The spectrum of dyspepsia symptoms and recommended definitions [4, 5]
Dyspepsia is defined as predominantly midline pain or discomfort located in the upper abdomen . Discomfort refers to a subjective, negative feeling that is not “painful”. Dyspepsia can incorporate a variety of symptoms including early satiety or upper abdominal fullness. Although the term implies a relationship with eating and the majority of patients have symptoms worsened by food, this is no longer necessary to diagnose dyspepsia . During the investigation of dyspepsia, three major structural causes are readily identifiable: peptic ulcer disease (10%), gastroesophageal reflux (20%) (with or without esophagitis), and malignancy (2%) . Thus, most (50%-70%) patients with chronic dyspepsia do not have a significant focal or structural lesion found at endoscopy. When symptoms are chronic or recurrent (table 1) but without an identifiable structural cause using standard diagnostic tests (usually endoscopy), the condition is usually labelled functional or functional dyspepsia [4, 5]. Hence functional dyspepsia is a diagnosis of exclusion, the implication being that symptoms have been investigated without demonstrating an organic or anatomical cause .
|Pain centered in the upper abdomen||Pain refers to a subjective, unpleasant sensation; some patients may feel that tissue damage is occurring. Other pain sensations could be throbbing, shooting, stabbing, cramping, gnawing, burning or aching. By questioning the patient, pain should be distinguished from discomfort.|
|Discomfort centered in the upper abdomen||A subjective, unpleasant sensation or feeling that is not interpreted as pain according to the patient and which, if fully assessed, can include any of the symptoms below.|
|Early satiety||A feeling that the stomach is overfilled soon after starting to eat, out of proportion to the size of the meal being eaten, so that the meal cannot be finished.|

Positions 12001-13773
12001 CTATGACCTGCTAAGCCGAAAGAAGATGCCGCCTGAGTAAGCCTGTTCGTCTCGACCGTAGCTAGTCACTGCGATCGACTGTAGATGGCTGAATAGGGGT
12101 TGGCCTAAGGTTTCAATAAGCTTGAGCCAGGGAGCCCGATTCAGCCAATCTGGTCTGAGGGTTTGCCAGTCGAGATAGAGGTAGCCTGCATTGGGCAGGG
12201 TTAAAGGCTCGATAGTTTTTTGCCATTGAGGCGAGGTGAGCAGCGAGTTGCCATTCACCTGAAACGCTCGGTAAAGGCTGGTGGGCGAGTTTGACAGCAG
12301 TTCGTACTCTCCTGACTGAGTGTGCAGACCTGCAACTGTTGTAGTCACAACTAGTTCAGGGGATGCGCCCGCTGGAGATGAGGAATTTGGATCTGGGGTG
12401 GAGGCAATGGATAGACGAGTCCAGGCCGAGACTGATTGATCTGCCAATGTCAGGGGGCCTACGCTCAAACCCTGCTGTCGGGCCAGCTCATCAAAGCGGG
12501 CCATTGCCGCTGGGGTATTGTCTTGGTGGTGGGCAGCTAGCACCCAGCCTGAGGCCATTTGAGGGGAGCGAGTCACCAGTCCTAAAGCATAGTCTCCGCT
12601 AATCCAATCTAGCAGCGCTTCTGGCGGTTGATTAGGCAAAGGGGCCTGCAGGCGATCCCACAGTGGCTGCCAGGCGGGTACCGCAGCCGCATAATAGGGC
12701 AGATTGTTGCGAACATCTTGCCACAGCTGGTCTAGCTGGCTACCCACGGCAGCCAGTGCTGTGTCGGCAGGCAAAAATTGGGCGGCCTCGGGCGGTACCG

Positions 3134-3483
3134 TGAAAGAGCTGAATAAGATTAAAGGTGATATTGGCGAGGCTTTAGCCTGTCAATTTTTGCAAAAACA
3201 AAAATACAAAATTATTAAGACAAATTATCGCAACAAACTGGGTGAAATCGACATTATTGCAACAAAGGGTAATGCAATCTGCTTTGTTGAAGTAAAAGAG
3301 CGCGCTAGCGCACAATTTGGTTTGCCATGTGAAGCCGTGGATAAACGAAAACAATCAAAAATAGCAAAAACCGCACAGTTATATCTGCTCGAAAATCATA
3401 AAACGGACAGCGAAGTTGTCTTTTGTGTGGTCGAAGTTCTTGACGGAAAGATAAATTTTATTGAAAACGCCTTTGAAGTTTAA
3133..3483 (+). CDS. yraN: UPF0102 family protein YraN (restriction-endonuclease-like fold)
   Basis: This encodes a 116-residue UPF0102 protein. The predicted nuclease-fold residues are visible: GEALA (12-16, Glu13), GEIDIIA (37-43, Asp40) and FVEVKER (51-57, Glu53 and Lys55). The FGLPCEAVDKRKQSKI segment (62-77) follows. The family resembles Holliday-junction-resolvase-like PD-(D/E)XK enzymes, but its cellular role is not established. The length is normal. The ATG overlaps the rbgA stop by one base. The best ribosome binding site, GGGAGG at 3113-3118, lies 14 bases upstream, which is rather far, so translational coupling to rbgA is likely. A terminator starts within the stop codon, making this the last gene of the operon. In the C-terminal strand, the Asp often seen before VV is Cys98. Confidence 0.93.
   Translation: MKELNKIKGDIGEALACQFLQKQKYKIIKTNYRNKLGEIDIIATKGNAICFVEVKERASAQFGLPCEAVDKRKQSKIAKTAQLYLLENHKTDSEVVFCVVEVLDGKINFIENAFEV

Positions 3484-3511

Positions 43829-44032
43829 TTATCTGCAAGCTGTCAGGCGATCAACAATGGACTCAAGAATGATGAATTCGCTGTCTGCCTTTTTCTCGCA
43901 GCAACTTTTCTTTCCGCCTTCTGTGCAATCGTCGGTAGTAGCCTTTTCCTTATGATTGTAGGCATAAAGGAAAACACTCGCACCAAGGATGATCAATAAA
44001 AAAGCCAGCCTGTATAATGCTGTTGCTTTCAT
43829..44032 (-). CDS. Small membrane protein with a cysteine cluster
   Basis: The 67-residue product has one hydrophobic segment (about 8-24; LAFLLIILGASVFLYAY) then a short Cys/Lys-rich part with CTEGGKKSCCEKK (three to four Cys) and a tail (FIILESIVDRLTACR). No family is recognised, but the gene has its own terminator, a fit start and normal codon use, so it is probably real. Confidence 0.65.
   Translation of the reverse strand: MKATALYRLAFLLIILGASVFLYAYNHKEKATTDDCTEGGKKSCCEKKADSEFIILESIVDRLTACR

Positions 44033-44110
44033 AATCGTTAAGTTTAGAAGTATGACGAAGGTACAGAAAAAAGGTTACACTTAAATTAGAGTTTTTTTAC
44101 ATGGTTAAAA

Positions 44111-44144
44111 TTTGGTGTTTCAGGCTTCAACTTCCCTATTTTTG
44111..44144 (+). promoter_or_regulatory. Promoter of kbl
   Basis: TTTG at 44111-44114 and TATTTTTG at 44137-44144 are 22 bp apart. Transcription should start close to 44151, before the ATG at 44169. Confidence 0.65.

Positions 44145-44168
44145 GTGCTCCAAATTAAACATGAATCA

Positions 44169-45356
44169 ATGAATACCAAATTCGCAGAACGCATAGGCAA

|Fullness after meal||Unpleasant sensations like the persistence of food in the stomach; this may or may not occur post-prandially (slow digestion).|
|Bloating in the upper abdomen||Tightness located in the upper abdomen; it should be distinguished from visible abdominal distension.|
|Nausea||Queasiness or sick sensation; a feeling of the need to vomit.|
Functional dyspepsia is not life-threatening and is not associated with any increase in mortality. However, the impact of this condition on patients and health care services is considerable. In a recent community survey of several European and North American populations, 20% of people with dyspeptic symptoms had consulted either primary care physicians or hospital specialists; more than 50% of dyspepsia sufferers were on medication most of the time and approximately 30% reported taking days off from work or school due to their symptoms [5, 6]. Patients with functional dyspepsia have a significantly reduced quality of life when compared to the general population .
The Rome III criteria for diagnosing functional dyspepsia are persistent or recurrent upper abdominal pain or discomfort for a period of 12 weeks, which need not be consecutive, in the preceding 12 months, with symptoms present more than 25 percent of the time, and an absence of clinical, biochemical, endoscopic, and ultrasonographic evidence of organic disease that would account for the symptoms  (Table 2).
|12 weeks minimum, that need not be consecutive, in the preceding 12 months of:
• Persistent or recurrent symptoms (pain or discomfort centred in the upper abdomen);
• No evidence of organic disease (including at upper GI endoscopy) that is likely to explain the symptoms;
• No evidence that dyspepsia is exclusively relieved by defecation or associated with the onset of a change in stool frequency or stool form (i.e., not irritable bowel).
On the basis of the most bothersome or predominant single symptom, identified by the patient, functional dyspepsia is further classified into various subgroups [4, 9]:
Pain centred in the upper abdomen is the predominant (most bothersome) symptom .
An unpleasant or troublesome non-painful sensation (discomfort) centred in the upper abdomen is the predominant symptom; this sensation may be characterized by or associated with upper abdominal fullness, early satiety, bloating, or nausea .
Unspecified (non-specific) dyspepsia
Symptoms do not fulfil the criteria for ulcer-like or dysmotility-like dyspepsia .
2. Functional dyspepsia: Pathophysiologic mechanisms and their relation to symptom pattern